Dear heavens, let us hope the second half of the year has some better candidates. Because I'm really reaching here.

(If you want to see more Printz predictions, Kelly and Kim have done some great ones here).

9 comments:

  1. I agree with you about the dearth of great YA fiction this year. All of the great stuff I've read this year has actually been published at least two years ago.

    Loved seeing your predictions!

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  2. I'm also still flabbergasted that the Book Thief didn't WIN the award that year, and only got the honor. I mean, if they are talking literary merit, then that book should have taken it ten times over. I mean, I liked American Born Chinese, but come on...

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  3. See, this is why I love books - everyone thinks something so different. I kind of liked The White Darkness, but I thought the Beautiful Between was totally meh. However, I have no idea what is going to get the Printz award. Can't be worse than Going Bovine though.

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  4. AND we both loved Jellicoe Road, and then OTHER people hated it! How funny.

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  5. I loved Jellicoe Road! I want to read Incarceron....I will be waiting to see your comments about it when your done!

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  6. So slightly tangential.....I was at the library picking up some books that I requested and saw Going Bovine. I noticed that it had won the Printz award and so I thought, "this must be good" . However, on reading the side jacket, I had my doubts that this book was really for me.

    Now that I have read Elizabeth's review of it, I am glad I didn't check it out. Too bad. It seems like some years there are a lot of good books in the running and then some years there are not.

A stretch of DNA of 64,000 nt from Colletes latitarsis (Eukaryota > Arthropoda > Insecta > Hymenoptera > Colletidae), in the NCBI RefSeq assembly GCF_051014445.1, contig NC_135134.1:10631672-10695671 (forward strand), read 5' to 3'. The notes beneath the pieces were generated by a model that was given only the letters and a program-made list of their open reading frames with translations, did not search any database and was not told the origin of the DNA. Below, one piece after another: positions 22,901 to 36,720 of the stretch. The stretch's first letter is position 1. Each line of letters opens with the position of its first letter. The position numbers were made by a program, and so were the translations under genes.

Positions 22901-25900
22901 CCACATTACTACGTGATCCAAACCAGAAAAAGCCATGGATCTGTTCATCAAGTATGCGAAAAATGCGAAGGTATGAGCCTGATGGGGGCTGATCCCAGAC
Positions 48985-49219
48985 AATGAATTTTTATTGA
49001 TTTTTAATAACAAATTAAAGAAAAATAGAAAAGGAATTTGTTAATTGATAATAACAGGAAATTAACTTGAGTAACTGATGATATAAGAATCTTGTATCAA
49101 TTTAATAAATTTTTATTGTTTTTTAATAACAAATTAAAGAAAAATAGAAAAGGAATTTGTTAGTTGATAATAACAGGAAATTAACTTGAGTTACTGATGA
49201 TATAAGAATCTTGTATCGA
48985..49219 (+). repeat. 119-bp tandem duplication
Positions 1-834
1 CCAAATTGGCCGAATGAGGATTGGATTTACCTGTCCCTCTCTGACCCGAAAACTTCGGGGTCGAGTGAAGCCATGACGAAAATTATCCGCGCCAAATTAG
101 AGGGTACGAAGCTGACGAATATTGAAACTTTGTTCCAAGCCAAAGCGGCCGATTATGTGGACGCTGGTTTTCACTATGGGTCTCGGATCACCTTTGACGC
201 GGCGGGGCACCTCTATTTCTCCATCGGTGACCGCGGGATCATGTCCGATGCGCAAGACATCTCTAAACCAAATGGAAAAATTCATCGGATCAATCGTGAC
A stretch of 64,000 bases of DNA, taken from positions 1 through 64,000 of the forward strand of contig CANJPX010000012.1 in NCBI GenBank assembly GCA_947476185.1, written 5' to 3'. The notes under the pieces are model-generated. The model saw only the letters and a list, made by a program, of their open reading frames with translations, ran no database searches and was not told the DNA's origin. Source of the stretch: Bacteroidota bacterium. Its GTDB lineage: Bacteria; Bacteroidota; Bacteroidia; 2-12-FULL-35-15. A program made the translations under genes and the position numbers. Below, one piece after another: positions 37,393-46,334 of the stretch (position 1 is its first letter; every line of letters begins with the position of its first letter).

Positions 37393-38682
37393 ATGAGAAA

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  7. Oh, a dart board. I knew there had to be an effective way of making Printz predictions. :)

    I didn't really care for Incarceron either, but agree it just seems like a Printz contender.

    My pick is Nothing by Janne Teller, and I will spend the rest of the year mentioning it whenever I hear/see the word Printz. Not a fun read, way too harrowing for me to actually have enjoyed reading it, but it's also the best YA book I've read this year. Also, I think there's a good chance a non-fiction book will be in the mix somewhere.

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  8. Several people have made jokes about my secret life as a YA novelist, but I have to say the premise of Incarceron doesn't really draw me in. I'll be interested to see what you think of it when you finish. Also... thanks for helping me keep up to date on the YA world. I feel like I'm generally a year or two behind in my own reading, so it's great to get a sense of what might be on the awards radar and such.

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  9. I'm with you on the total randomness of Printz winners. Maybe that was cause I couldn't even finish Going Bovine. :) I kind of hope Incarceron gets some notice, since I adored it.